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Life prepared her for channel swim: Karen Gaffney grew up with Down Syndrome and a desire to achieve

Life prepared her for channel swim: Karen Gaffney grew up with Down Syndrome and a desire to achieve

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Life prepared her for channel swim: Karen Gaffney grew up with Down Syndrome and a desire to achieve
KARL MAASDAM/staff photographer
Karen Gaffney told an audience in Corvallis that she hopes to swim the English Channel again.

CORVALLIS -- Karen Gaffney is a poised twenty-something woman, articulate and comfortable speaking in public.

And she's got a story to tell. It's a classic theme: Given a serious obstacle to overcome, she did it through hard work, determination and confidence that the people telling her "you can't" were wrong.

And, as so often happens in stories like this, wrong they were.

Karen was born with Down Syndrome, a birth defect in which one of the chromosomes ends up with extra genetic material. It causes some degree of mental retardation and developmental delays, along with several distinctive differences in a person's face and body -- such as a flattened bridge of the nose.

In Karen's case, it caused trouble with her hips, and many trips to the hospital for major surgery.

"Some of you may have noticed that I walk with a limp," the diminutive blond-haired woman told a small audience in the Corvallis public library Saturday afternoon. "I have not been able to run since I was four years old. So I swim instead. My dad taught me to swim before I could walk, and it was a good thing he did."

A good thing, Karen said, because it gave her something to get good at. One of the symptoms of Down Syndrome is low muscle tone, which causes a lot of the Down Syndrome "accent" in speech.

But if you use a muscle, it will get stronger. Karen threw herself into swimming with the full knowledge that she was going to have to work twice as hard as the other kids to beat them -- just as she would have to work twice as hard to talk normally, twice as hard to make friends, twice as hard to graduate from high school.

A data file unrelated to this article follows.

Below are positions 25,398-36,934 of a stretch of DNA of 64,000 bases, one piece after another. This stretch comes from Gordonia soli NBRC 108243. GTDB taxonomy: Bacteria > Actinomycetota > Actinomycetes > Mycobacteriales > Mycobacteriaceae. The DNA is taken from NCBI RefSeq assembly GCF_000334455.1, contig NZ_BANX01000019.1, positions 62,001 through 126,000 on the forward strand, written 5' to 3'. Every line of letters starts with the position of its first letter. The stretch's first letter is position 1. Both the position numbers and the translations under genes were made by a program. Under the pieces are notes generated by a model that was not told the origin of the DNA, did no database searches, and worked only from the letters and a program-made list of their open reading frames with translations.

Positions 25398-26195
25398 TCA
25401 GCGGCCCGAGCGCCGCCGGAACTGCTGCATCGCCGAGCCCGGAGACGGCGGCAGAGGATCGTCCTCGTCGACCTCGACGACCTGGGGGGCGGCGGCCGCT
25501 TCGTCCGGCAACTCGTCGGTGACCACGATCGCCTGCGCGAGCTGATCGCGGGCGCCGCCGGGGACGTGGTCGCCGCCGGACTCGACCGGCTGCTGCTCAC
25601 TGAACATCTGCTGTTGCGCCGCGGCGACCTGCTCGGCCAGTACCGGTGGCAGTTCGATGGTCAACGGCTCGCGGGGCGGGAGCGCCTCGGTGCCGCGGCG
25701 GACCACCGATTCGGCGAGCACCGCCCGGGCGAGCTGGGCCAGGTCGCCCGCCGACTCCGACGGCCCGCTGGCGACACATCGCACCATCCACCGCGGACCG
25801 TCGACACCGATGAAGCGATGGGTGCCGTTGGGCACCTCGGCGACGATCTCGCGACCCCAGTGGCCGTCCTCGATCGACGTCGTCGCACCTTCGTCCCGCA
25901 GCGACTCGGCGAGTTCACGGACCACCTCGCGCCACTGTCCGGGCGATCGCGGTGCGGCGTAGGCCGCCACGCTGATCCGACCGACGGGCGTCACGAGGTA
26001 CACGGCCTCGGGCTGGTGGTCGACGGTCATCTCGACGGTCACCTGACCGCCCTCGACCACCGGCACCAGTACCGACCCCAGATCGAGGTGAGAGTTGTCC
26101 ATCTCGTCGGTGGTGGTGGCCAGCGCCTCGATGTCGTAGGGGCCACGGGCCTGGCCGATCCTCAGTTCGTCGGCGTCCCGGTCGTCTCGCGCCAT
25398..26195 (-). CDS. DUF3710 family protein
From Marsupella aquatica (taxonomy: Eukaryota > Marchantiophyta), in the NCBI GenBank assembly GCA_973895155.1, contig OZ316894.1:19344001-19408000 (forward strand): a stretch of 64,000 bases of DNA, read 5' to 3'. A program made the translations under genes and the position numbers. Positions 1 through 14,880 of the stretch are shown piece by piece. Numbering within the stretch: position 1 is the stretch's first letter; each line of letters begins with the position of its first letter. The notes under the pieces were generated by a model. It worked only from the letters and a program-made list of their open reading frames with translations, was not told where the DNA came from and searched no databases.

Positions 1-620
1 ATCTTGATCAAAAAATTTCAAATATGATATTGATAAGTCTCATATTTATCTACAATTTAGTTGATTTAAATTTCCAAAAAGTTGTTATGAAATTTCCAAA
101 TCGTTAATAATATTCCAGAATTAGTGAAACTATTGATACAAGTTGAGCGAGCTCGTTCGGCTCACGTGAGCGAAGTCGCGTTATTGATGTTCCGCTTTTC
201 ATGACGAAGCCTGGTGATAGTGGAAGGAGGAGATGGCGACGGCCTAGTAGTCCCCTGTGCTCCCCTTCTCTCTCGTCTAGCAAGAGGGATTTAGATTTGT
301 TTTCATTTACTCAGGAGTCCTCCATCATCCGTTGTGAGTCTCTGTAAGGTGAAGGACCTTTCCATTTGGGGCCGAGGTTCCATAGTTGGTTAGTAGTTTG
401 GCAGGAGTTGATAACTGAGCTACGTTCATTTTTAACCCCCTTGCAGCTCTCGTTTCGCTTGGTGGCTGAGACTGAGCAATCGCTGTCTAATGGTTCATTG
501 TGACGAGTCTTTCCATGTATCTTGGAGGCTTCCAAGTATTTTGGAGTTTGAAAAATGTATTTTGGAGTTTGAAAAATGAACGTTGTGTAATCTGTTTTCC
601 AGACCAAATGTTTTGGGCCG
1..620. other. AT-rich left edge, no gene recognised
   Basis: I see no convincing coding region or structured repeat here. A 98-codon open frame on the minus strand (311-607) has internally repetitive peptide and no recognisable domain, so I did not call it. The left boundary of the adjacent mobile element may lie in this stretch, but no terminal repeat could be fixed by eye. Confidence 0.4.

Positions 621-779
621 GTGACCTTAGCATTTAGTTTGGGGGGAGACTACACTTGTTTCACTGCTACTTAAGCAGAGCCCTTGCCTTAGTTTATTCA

"It meant a lot to me to be able to dive into the pool and swim much faster and longer than most of them," she said.

When Karen was in the fifth grade, school authorities told her parents it was time to take her out of school and set her up in a "life skills" program. No way, they said.

Today, she's a graduate of St. Mary's Academy, a private Catholic high school in Portland. Her grade-point average is 3.0. She's the president of the Karen Gaffney Foundation, a nonprofit organization dedicated to getting people with Down Syndrome fully included in society.

"The foundation was my senior project," she said. "It was my idea, and Jean Edwards at Portland State helped me with it."

She's also the first person with Down Syndrome to swim the English Channel as part of a relay team.

It was a six-person team, supported by two boats. They made their way through roughly 30 miles of 60-degree water, with huge waves, entangling kelp and stinging jellyfish. No wetsuits were allowed.

"My team needed me, and that was a great feeling," Karen said. "But it was even better to know they had confidence in me."

It was an accomplishment she had trained for for over a year, swimming three miles every day in the Columbia River. She trained with the other members of her team, and after they went home, she came back and swam the training course alone, again and again.

Today, she's thinking about going on another channel swim, with a twist:

"I'm hoping to get more people with Down Syndrome to do it this time," she said.

Gaffney lives in Portland. Her talk in Corvallis was part of leadership seminar sponsored the Arc of Benton County, Home Life Inc., and Benton County.


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